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Presented to the 2nd Outward Bound Australia Staff Symposium, Tharwa, ACT, Australia, 2001
We didn’t have these problems in the past....what did we used to do??
“It was Arnold van Gennep, a Dutch anthropologist, who first interpreted these rites for a modern, western audience almost seventy-five years ago.  It was he who coined the term, rites of passage, and it was he who pointed out that such rites were the way in which traditional societies structured life transitions...and he saw that all of these cermonial occasions were made up of three phases that he called separation, transition, and incorporation.
In the first phase the person or the group was separated from the old and familar social context and was put through a symbolic death experience.  Then came a time in isolation in what van Gennup called the “neutral zone,” a no man’s land between the old way of being and the new.  Finally, when the intended inner changes had taken place, the person or group was brought back and reintegrated into the social order on a new basis.  Although some rituals emphasized one phase and minimized another, all passage rites revealed this three-phase form to a remarkable extent.”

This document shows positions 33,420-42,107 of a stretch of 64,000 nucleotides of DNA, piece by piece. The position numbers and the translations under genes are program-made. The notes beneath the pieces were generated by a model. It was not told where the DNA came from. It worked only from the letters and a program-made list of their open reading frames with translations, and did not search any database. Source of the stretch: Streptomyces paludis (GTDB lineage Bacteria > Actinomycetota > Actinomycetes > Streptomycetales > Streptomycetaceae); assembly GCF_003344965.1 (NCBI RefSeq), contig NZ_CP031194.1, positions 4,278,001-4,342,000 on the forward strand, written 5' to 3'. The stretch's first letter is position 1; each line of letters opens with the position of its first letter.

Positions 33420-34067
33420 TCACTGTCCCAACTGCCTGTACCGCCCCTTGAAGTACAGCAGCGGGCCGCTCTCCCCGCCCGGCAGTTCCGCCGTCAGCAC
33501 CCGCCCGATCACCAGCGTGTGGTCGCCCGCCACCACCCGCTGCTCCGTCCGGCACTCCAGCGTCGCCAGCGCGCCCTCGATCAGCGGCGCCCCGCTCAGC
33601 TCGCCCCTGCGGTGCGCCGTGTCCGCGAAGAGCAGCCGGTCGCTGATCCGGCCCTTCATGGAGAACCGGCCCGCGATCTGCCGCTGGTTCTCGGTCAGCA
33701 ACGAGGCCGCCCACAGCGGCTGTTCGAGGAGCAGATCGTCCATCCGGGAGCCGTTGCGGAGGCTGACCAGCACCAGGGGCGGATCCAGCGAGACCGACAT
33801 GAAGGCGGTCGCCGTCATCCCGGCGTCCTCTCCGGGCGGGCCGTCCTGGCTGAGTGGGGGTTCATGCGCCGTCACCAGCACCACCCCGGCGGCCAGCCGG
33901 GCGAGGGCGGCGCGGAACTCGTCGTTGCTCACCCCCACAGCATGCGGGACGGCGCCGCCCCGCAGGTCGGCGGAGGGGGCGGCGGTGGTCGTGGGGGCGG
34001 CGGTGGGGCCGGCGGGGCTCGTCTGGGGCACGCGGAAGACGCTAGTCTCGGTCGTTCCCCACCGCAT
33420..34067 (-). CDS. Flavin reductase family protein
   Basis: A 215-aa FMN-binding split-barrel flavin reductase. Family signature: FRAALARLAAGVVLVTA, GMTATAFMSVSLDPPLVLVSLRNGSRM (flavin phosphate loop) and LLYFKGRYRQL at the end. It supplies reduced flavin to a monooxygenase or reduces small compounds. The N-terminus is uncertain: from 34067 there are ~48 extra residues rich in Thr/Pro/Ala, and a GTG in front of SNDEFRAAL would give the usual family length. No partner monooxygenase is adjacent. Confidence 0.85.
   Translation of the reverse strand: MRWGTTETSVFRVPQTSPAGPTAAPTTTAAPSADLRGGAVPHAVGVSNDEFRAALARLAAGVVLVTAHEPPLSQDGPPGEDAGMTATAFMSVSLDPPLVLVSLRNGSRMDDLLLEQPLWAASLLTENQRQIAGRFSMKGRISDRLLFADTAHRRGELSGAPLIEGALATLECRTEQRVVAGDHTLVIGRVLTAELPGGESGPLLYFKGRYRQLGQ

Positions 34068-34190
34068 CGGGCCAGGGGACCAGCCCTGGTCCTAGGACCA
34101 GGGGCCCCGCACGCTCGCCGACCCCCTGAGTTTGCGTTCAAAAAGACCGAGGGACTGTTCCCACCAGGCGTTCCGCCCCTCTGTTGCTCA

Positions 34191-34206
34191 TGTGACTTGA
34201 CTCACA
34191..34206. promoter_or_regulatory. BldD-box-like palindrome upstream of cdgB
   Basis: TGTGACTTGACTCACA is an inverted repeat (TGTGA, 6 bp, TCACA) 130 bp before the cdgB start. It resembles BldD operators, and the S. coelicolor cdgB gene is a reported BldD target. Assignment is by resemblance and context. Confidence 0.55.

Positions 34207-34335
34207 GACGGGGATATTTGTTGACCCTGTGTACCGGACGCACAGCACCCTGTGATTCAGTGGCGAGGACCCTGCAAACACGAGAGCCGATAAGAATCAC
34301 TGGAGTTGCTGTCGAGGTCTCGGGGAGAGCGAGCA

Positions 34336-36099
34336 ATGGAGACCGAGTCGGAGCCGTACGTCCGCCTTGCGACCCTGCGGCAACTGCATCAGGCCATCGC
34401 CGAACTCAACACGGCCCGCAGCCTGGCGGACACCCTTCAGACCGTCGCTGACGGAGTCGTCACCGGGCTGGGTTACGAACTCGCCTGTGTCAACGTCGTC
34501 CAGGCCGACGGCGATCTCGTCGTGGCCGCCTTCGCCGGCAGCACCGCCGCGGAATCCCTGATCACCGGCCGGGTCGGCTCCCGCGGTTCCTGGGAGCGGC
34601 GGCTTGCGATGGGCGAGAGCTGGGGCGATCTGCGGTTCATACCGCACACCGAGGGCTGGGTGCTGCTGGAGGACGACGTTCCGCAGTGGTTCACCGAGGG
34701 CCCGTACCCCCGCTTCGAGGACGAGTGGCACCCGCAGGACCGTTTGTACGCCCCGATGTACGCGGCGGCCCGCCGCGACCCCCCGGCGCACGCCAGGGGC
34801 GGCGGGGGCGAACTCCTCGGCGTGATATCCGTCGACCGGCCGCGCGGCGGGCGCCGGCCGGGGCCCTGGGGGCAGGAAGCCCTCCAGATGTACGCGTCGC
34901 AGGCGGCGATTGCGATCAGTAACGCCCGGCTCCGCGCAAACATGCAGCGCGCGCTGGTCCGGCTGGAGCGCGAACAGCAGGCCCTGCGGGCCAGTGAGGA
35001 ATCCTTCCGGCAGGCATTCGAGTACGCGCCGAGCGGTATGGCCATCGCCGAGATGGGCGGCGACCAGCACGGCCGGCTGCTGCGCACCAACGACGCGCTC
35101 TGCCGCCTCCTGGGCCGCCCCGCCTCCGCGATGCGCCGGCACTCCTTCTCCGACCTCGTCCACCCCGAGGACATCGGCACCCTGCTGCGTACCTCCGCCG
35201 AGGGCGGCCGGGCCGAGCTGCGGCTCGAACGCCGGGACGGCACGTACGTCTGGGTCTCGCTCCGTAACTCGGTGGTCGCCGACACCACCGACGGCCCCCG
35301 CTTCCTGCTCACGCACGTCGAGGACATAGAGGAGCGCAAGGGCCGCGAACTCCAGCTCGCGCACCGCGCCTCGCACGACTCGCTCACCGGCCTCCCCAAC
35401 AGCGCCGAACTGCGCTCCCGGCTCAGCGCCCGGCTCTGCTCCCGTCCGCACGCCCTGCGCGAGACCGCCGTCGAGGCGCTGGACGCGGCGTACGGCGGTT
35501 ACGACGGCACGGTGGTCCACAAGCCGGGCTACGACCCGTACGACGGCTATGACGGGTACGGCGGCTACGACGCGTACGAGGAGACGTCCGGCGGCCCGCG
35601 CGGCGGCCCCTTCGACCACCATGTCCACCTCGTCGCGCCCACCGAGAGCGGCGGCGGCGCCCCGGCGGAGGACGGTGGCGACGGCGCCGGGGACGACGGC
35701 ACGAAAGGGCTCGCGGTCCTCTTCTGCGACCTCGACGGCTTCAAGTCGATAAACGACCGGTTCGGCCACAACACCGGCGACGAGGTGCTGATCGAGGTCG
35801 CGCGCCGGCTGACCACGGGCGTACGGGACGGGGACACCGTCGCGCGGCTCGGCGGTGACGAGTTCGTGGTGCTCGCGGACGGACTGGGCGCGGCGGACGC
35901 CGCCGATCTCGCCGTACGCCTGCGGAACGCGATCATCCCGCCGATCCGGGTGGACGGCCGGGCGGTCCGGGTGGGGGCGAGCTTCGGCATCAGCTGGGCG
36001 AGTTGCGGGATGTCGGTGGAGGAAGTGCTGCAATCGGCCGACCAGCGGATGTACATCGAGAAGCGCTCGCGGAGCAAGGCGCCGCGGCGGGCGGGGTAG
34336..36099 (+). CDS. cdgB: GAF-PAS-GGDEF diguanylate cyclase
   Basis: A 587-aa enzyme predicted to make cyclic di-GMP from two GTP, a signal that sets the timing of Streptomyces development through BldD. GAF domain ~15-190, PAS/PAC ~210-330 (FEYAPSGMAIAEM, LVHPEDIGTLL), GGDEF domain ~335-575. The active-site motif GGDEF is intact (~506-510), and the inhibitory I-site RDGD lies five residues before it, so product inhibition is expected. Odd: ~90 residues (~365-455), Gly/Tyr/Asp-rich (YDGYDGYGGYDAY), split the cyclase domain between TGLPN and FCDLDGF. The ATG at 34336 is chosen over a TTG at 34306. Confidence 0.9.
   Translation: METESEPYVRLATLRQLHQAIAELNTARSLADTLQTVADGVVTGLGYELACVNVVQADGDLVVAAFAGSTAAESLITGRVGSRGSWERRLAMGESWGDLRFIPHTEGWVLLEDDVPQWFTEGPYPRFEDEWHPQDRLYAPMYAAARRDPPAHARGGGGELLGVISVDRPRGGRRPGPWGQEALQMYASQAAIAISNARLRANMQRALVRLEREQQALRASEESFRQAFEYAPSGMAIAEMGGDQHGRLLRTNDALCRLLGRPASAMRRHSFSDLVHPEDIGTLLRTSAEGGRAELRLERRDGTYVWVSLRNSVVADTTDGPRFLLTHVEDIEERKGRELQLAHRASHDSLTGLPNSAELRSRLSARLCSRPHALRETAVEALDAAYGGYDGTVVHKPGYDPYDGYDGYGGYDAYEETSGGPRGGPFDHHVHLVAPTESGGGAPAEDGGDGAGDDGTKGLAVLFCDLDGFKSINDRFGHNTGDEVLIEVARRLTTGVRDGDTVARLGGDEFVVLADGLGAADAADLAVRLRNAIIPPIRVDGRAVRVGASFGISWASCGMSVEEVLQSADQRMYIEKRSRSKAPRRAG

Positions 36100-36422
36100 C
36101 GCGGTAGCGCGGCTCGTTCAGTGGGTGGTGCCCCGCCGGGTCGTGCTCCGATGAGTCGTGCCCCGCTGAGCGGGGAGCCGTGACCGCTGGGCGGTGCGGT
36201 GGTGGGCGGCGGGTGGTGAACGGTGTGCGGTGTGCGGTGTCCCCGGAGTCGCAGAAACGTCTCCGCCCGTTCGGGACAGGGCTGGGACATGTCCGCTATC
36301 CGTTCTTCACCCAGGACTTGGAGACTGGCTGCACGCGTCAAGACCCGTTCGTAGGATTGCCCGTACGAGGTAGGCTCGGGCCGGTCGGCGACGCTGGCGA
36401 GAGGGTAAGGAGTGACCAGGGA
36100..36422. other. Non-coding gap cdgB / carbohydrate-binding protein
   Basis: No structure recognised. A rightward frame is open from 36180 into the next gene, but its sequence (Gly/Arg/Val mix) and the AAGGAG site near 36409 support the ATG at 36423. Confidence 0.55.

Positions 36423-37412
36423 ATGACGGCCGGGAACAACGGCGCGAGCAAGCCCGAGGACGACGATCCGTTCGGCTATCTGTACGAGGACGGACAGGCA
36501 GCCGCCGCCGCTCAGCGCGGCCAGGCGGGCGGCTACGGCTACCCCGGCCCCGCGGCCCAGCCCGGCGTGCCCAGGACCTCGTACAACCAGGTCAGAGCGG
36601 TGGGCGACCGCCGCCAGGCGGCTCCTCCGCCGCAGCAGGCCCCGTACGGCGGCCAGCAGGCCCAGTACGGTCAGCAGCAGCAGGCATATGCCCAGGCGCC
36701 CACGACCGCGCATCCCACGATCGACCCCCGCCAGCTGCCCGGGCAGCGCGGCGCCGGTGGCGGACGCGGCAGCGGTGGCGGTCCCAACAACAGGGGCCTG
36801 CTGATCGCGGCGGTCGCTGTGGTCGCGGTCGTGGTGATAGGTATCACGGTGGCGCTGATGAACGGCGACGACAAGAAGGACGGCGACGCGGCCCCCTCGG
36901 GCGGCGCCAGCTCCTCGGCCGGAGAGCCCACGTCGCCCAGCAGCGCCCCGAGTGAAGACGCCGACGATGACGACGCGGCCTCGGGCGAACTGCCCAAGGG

- Bridges, B. (?) pp.86-7
Elders means:
- parents
- teachers
- older siblings
- uncles, aunties, family friends
- significant others
- priests
- community leaders
(Compas, 1993; Neill & Richards, 1998)
Adventure Education programs meet all these characteristics - perhaps lacking on the last point
Interpreting Effect Size
lCohen (1977):   .2     = small
                                  .5     = moderate
                                  .8     = large
lWolf (1986):       .25     = educationally
      significant
                                  .50     = practically signficant
      (therapeutic
OUTCOMES
1. Self-Confidence
2. Task Leadership
3. Time Management
4. Social Competence
5. Emotional Control
6. Achievement Motivation
7. Intellectual Flexibility
8. Active Involvement